And Apple Operating Chief Jeff Williams on Monday testified that his company felt that it had to sign contracts for amounts it thought too high -- a royalty of $7.50 per iPhone -- in order to maintain access to Qualcomm's chips. 

"We were staring at an increase of over $1 billion per year in licensing, so we had a gun to our head," Williams said as he explained why Apple signed another licensing agreement in 2013, despite being unhappy with the terms. 

Apple  wanted to use  Qualcomm's   4G LTE  processors in its 2018  iPhones , but the chipmaker wouldn't sell to it, Williams said. Qualcomm did continue providing Apple with chips for its older iPhones, including the iPhone 7 and 7 Plus, but it wouldn't give Apple chips for last year's iPhone XSXS Max and XR, Williams said.

"We have been unable to get them to support us on new design wins past that time [when Apple filed a lawsuit against Qualcomm]," Williams said. "This has been a challenge."

Williams' comments appear to contradict testimony from Qualcomm's Mollenkopf from Friday. He said on the stand that as of spring 2018, Qualcomm still was trying to win a contract supplying chips for iPhones, but that it hadn't "had any new business" from Apple since its previous contracts expired. Because of the trial's evidence date limitations, he wasn't allowed to discuss the current state of Qualcomm's business with Apple.

Mollenkopf also testified that Qualcomm's practices of offering a license before selling chips to companies is simply the best way to get things done for the whole industry, not just for his company. That's because Qualcomm's patent licenses cover lots more technology a phone might use than simply what's in his company's modem chips, which let phones talk to mobile networks.

"We only sell to companies with a license because not all the IP [intellectual property] is covered in the chip. What we want to do is make sure the [phone makers] are covered," Mollenkopf said. He pointed to the security framework used when phones connect to a network as an example. "It's not embodied in the chip, it's not in the phones, but it's in all these things," Mollenkopf said. "There's a tremendous amount of IP we generate that makes the system work."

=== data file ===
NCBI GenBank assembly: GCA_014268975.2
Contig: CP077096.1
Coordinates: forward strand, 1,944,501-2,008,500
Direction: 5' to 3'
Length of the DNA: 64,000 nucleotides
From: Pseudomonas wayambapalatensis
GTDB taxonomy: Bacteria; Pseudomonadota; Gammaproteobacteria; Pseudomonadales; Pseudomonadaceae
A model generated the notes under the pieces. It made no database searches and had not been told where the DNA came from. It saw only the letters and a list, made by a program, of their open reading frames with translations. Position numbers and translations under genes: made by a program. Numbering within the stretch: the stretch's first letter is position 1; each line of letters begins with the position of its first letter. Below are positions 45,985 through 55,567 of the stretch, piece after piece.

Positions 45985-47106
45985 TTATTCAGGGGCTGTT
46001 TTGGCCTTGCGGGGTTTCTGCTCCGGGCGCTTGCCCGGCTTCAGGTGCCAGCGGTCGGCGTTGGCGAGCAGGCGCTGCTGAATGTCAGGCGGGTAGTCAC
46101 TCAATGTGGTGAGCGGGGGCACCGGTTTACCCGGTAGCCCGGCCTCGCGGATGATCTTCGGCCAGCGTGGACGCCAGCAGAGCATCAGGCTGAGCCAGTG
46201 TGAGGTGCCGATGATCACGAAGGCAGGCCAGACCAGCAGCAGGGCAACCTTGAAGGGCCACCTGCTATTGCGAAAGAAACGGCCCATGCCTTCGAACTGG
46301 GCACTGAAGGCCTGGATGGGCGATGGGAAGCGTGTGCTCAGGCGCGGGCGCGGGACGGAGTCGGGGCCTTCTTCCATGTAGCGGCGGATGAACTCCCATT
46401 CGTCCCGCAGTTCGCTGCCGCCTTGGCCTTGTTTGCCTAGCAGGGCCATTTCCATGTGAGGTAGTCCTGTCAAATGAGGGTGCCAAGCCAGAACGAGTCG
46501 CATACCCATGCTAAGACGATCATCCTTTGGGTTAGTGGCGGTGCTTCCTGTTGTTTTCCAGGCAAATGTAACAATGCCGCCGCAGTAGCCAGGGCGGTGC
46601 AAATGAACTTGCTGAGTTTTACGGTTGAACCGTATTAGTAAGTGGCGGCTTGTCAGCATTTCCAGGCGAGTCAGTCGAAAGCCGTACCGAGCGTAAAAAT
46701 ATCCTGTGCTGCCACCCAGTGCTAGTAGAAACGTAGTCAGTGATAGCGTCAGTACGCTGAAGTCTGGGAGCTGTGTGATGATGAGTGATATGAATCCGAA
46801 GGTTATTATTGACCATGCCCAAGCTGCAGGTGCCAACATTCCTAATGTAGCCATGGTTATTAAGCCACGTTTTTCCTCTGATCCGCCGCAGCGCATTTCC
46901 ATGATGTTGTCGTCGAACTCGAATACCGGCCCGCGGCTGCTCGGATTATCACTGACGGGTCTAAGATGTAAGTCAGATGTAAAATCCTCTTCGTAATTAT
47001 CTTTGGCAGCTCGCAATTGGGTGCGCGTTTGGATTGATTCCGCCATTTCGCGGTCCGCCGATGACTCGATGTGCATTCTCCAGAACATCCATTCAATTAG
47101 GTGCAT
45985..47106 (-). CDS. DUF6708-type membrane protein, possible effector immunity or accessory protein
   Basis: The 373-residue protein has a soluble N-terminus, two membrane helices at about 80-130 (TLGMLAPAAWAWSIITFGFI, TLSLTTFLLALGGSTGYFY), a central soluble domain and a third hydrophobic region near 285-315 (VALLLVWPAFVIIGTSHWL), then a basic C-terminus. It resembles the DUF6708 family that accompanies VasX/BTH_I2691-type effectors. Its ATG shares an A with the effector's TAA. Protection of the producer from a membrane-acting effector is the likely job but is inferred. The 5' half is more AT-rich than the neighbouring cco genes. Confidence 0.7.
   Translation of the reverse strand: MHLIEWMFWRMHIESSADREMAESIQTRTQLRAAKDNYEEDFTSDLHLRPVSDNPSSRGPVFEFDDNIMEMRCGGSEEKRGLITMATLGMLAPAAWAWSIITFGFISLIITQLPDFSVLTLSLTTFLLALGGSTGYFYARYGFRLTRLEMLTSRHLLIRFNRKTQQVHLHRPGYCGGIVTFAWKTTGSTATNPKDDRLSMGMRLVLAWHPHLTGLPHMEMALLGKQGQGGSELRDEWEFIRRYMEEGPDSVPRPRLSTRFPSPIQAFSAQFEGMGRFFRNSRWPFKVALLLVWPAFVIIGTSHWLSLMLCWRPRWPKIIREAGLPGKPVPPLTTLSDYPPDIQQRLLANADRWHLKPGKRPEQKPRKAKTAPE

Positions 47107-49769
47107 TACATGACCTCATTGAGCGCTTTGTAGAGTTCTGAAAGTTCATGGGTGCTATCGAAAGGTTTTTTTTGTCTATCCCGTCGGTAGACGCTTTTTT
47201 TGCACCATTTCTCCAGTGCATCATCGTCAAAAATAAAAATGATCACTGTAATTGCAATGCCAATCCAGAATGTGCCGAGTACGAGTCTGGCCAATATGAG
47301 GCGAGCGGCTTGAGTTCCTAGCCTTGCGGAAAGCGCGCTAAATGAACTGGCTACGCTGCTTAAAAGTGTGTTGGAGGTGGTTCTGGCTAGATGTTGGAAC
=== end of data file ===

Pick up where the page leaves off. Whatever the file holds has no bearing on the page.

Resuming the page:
A heavy hammer

Carl Shapiro, a professor of economics at the University of California in Berkeley, took the stand Tuesday to analyze the impact of the no license, no chips policy and Qualcomm's royalty rates on handset makers, chip rivals and consumers. He concluded that Qualcomm had monopoly power over CDMA modem chips and over premium LTE modem chips through 2016.

"It's my view they harmed competition in those two markets," he said. 

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"Qualcomm should be commended for its technological achievements," Shapiro added. "But...what's really important is that companies who aren't quite as good or who don't have the scale are not impeded from trying to catch and threaten and challenge the leader."

He testified that Qualcomm is using its market power and its monopoly power over chips to extract an "unusually high amount" for royalties for patents. That raises the cost for rivals, weakens them as competitors and fortifies Qualcomm's monopoly power, Shapiro said. 

Losing access to Qualcomm's modems would impose costs on handset makers, including not being able to supply to consumers. 

"That's a very heavy hammer that Qualcomm is bringing down, at least as a threat, in those negotiations," Shapiro said. 

Michael J. Lasinski, CEO of IP consulting firm 284 Partners, on Monday testified that Qualcomm's licensing fees are "far too high to be consistent with their FRAND operations." Standard essential patents must be licensed in a fair, reasonable, and non-discriminatory manner. 

An Ericsson licensing executive, Christina Petersson, said in video testimony that a fair royalty rate for multimode LTE should be 6 percent to 8 percent per device. Lasinski said he determined it should be 6 percent because there's a lot more going into a phone than when Ericsson came up with its rate.

Qualcomm's rates tend to be higher than that amount. Apple wanted to pay $1.50 per device in royalties to Qualcomm, based on a 5 percent fee for the cost of each $30 modem connecting iPhones to mobile networks. Instead, it ended up paying $7.50 per phone, an amount Qualcomm later wanted to raise, Apple's Williams testified. 

Qualcomm has argued that its broad patent portfolio and innovations justify its fees. CEO Mollenkopf, who took the stand Friday, defended the company's licensing practices, saying the way his company sells chips to smartphone makers is best for everybody involved.